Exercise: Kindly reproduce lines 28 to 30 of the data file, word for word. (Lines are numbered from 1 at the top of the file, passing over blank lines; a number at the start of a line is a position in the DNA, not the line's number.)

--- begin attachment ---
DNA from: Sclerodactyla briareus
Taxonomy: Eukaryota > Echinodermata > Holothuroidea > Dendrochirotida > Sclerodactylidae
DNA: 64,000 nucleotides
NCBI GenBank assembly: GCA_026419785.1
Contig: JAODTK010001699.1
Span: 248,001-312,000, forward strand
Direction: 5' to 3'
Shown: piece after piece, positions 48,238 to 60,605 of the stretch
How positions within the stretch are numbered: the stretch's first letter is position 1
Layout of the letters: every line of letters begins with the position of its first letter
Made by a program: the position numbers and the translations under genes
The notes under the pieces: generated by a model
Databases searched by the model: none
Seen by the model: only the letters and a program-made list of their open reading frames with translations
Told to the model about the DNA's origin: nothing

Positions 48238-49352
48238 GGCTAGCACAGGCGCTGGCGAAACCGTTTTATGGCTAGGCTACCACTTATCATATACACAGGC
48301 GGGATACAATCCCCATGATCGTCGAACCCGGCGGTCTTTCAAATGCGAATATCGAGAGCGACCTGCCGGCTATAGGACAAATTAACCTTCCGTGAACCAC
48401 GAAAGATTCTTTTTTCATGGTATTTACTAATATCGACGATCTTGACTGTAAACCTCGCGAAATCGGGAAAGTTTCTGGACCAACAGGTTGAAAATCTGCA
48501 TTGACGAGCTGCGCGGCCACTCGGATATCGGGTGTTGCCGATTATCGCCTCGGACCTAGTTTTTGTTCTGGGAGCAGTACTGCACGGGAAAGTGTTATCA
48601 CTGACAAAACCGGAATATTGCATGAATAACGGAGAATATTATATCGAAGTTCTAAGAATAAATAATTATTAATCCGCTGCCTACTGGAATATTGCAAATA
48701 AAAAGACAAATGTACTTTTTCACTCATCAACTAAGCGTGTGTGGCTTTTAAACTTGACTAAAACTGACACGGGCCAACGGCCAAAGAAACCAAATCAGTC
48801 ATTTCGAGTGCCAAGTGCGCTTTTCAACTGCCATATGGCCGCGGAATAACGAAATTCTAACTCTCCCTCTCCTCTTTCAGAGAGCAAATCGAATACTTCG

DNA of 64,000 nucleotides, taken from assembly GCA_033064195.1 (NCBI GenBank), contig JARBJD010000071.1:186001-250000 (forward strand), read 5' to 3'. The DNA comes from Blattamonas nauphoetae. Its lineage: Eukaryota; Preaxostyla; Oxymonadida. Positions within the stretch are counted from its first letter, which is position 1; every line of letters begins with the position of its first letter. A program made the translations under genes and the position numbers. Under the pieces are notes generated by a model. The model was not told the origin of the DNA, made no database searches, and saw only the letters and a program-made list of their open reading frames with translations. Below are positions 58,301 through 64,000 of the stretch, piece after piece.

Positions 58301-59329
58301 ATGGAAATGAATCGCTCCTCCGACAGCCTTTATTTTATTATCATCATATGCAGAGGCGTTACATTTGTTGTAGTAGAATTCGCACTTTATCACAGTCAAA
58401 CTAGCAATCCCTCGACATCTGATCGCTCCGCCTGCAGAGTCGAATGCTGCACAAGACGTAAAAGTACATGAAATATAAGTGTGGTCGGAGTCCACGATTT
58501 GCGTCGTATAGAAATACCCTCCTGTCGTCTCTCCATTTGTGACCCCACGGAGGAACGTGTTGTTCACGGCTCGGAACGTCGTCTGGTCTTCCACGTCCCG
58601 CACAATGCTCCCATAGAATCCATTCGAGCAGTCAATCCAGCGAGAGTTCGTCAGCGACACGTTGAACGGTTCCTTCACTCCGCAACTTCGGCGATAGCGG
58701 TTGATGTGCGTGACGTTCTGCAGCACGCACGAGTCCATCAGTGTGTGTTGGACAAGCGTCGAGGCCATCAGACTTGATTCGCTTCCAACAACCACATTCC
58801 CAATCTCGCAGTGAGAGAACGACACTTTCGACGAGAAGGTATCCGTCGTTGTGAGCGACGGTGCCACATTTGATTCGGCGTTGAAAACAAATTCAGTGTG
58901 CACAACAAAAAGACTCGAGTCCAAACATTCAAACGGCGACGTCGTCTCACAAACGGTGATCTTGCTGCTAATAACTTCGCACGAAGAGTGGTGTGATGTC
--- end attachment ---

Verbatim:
58501 GCGTCGTATAGAAATACCCTCCTGTCGTCTCTCCATTTGTGACCCCACGGAGGAACGTGTTGTTCACGGCTCGGAACGTCGTCTGGTCTTCCACGTCCCG
58601 CACAATGCTCCCATAGAATCCATTCGAGCAGTCAATCCAGCGAGAGTTCGTCAGCGACACGTTGAACGGTTCCTTCACTCCGCAACTTCGGCGATAGCGG
58701 TTGATGTGCGTGACGTTCTGCAGCACGCACGAGTCCATCAGTGTGTGTTGGACAAGCGTCGAGGCCATCAGACTTGATTCGCTTCCAACAACCACATTCC